Access

You are not currently logged in.

Access your personal account or get JSTOR access through your library or other institution:

login

Log in to your personal account or through your institution.

If You Use a Screen Reader

This content is available through Read Online (Free) program, which relies on page scans. Since scans are not currently available to screen readers, please contact JSTOR User Support for access. We'll provide a PDF copy for your screen reader.

The Archaeology of Dual Organization in Andean South America: A Theoretical Review and Case Study

Jerry D. Moore
Latin American Antiquity
Vol. 6, No. 2 (Jun., 1995), pp. 165-181
DOI: 10.2307/972150
Stable URL: http://www.jstor.org/stable/972150
Page Count: 17
  • Read Online (Free)
  • Download ($9.95)
  • Subscribe ($19.50)
  • Cite this Item
Since scans are not currently available to screen readers, please contact JSTOR User Support for access. We'll provide a PDF copy for your screen reader.
The Archaeology of Dual Organization in Andean South America: A Theoretical Review and Case Study
Preview not available

Abstract

[English] The concept of dualism has become a major theme in archaeological, ethnohistoric, and ethnographic studies of native South American societies. This article reviews use of the concept by archaeologists and ethnohistorians in the Andes, and considers an ethnohistoric and archaeological case from the Nepeña Valley of the Peruvian North Coast. The review shows that various ideas have been described by the terms "dualism" or "dual organization," and that archaeologists have interpreted paired sets of remains as the material expressions of dualism. The Nepeña Valley data document a paradoxical case in which the power of local lords, who shared rule, was based on dual organizations, and yet the settlement pattern is clearly hierarchical. This suggests that although dual principles may have formed the social syntax of authority, political power-particularly access to labor-was asymmetric, suggesting, in turn, the need to reconsider the relationship between material remains and complex social principles such as dualism in archaeological approaches to prehistoric social and political organizations. // [Spanish] El concepto de dualismo ha sido planteado como un tema fundamental en estudios arqueológicos, etnohistóricos, y etnográficos de las sociedades indígenas sudamericanas. Este artículo examina el uso del concepto por arqueólogos y etnohistoriadores en las zonas andinas, y considera un caso de dualismo etnohistórico y arqueológico en el valle de Nepeña de la costa norte del Perú. El examen demuestra que una variedad de conceptos ha sido descrita por los términos "dualismo" u "organización dual," y que los arqueólogos han interpretado restos apareados como expresiones materiales del dualismo. Datos procedentes del valle de Nepeña documentan un caso paradójico en el cual el poder de los señores locales, quienes compartieron reinado, se basó en organizaciones duales, pero sin embargo el patrón de asentamiento es claramente jerárquico. Esto sugiere que aunque la autoridad política estuviese organizada por la síntaxis del dualismo, asimismo la distribución del poder político-y en particular el acceso a recursos humanos-fue asimétrico. Esto a su vez plantea la necesidad de reconsiderar la relación entre restos materiales y principios sociales complejos, tales como el dualismo, en esfuerzos arqueológicos para entender las organizaciones sociales y políticas de las sociedades prehispánicas.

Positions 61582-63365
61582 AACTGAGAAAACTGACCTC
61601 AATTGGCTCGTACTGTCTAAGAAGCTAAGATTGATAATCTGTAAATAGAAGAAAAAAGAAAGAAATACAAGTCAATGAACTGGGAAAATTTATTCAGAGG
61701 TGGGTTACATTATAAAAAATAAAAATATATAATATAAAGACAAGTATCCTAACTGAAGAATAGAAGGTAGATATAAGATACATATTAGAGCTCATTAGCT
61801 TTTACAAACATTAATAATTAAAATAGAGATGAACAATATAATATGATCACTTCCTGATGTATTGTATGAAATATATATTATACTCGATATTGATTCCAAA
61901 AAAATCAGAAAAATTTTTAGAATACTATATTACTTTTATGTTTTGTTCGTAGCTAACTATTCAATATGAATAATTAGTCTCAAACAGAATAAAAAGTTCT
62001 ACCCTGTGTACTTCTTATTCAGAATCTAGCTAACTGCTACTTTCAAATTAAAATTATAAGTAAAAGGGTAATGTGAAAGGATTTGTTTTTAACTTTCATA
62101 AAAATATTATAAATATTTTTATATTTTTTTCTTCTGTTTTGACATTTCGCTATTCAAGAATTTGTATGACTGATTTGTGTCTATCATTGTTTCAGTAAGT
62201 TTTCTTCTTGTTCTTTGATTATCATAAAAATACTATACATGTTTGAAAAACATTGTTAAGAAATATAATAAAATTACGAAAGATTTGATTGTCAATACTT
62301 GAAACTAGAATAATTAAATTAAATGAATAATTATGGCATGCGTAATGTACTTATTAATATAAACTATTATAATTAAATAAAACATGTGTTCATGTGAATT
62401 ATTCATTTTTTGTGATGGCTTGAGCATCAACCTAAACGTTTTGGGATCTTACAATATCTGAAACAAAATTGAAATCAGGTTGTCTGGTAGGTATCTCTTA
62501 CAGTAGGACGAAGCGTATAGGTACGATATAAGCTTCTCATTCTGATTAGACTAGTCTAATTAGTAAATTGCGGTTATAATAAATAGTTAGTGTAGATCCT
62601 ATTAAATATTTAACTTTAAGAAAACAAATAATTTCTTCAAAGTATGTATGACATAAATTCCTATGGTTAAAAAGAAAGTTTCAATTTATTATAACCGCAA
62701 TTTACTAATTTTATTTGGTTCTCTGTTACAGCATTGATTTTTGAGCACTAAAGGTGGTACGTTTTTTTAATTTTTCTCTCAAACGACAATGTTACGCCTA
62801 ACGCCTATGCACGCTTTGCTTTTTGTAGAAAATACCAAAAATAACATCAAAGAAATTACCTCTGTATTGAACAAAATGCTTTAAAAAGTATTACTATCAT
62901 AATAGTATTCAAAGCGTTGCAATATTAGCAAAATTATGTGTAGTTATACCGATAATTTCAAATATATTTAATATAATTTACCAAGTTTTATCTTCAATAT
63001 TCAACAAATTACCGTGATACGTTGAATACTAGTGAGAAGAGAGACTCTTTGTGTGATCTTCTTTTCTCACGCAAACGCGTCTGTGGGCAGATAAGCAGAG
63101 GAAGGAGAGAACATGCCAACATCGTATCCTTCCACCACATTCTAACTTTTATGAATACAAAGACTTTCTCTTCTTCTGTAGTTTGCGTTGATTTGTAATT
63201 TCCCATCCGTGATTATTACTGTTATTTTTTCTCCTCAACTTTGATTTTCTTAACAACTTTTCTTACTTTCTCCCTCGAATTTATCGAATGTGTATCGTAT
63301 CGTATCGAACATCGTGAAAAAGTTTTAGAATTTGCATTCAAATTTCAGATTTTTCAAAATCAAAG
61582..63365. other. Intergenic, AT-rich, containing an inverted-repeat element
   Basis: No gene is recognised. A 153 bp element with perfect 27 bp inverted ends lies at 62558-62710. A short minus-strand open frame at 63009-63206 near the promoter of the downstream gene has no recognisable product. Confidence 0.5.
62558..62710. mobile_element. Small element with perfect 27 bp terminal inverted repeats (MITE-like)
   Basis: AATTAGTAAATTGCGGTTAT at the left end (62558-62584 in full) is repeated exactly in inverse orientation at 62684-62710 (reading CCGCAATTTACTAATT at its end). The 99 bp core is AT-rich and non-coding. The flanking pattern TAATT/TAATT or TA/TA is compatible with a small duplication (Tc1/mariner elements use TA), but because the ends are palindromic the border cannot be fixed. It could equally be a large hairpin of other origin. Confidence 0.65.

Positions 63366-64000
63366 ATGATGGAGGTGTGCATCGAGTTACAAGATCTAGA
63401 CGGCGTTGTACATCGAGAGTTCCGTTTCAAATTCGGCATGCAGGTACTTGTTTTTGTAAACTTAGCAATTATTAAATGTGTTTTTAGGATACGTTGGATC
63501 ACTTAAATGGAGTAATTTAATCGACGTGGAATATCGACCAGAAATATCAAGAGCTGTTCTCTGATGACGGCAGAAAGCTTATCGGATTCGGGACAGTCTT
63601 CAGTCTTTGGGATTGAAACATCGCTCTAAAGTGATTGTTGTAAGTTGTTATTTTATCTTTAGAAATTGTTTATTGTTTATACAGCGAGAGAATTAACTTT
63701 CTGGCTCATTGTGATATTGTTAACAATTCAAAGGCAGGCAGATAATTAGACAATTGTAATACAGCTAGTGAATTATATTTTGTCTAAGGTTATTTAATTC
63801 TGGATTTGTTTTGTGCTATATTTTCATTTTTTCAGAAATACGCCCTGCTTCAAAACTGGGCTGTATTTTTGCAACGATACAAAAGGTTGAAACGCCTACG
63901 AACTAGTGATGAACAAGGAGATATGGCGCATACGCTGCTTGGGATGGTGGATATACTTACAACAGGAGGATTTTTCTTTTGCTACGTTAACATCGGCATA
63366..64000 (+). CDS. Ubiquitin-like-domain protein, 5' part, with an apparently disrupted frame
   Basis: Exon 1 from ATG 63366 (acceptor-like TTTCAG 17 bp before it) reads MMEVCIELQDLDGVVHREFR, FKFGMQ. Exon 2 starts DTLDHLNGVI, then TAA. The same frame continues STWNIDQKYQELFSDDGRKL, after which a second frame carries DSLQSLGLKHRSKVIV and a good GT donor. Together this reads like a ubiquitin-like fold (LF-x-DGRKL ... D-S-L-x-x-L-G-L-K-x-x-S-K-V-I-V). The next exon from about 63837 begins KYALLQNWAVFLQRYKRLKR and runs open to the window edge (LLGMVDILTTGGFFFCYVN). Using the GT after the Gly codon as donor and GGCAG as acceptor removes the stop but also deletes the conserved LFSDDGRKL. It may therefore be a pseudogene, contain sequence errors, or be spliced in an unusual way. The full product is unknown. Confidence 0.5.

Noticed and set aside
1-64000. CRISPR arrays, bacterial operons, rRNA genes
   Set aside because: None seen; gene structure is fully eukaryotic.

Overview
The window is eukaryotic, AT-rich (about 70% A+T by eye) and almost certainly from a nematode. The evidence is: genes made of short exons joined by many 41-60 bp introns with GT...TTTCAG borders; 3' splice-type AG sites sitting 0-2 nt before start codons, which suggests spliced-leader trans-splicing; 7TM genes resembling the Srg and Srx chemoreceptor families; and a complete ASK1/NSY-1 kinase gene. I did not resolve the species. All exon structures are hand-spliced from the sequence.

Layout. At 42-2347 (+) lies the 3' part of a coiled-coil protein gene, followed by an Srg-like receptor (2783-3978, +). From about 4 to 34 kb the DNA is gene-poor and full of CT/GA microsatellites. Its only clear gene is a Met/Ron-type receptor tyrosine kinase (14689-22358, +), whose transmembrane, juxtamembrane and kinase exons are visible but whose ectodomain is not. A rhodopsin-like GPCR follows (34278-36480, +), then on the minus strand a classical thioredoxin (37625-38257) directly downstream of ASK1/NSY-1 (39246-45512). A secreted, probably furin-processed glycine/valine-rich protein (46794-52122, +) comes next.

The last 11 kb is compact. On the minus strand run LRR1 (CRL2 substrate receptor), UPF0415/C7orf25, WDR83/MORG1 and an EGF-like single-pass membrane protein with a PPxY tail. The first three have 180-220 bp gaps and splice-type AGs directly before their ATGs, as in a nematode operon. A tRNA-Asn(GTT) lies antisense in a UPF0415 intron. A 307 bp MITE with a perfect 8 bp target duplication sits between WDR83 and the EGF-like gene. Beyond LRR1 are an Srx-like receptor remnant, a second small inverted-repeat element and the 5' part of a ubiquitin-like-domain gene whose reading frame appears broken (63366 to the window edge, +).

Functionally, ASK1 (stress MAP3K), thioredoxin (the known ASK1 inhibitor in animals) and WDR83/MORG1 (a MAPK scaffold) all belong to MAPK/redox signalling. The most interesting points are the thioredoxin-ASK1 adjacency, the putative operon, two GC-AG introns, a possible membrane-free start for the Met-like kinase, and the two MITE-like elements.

Page Thumbnails

  • Thumbnail: Page 
165
    165
  • Thumbnail: Page 
166
    166
  • Thumbnail: Page 
167
    167
  • Thumbnail: Page 
168
    168
  • Thumbnail: Page 
169
    169
  • Thumbnail: Page 
170
    170
  • Thumbnail: Page 
171
    171
  • Thumbnail: Page 
172
    172
  • Thumbnail: Page 
173
    173
  • Thumbnail: Page 
174
    174
  • Thumbnail: Page 
175
    175
  • Thumbnail: Page 
176
    176
  • Thumbnail: Page 
177
    177
  • Thumbnail: Page 
178
    178
  • Thumbnail: Page 
179
    179
  • Thumbnail: Page 
180
    180
  • Thumbnail: Page 
181
    181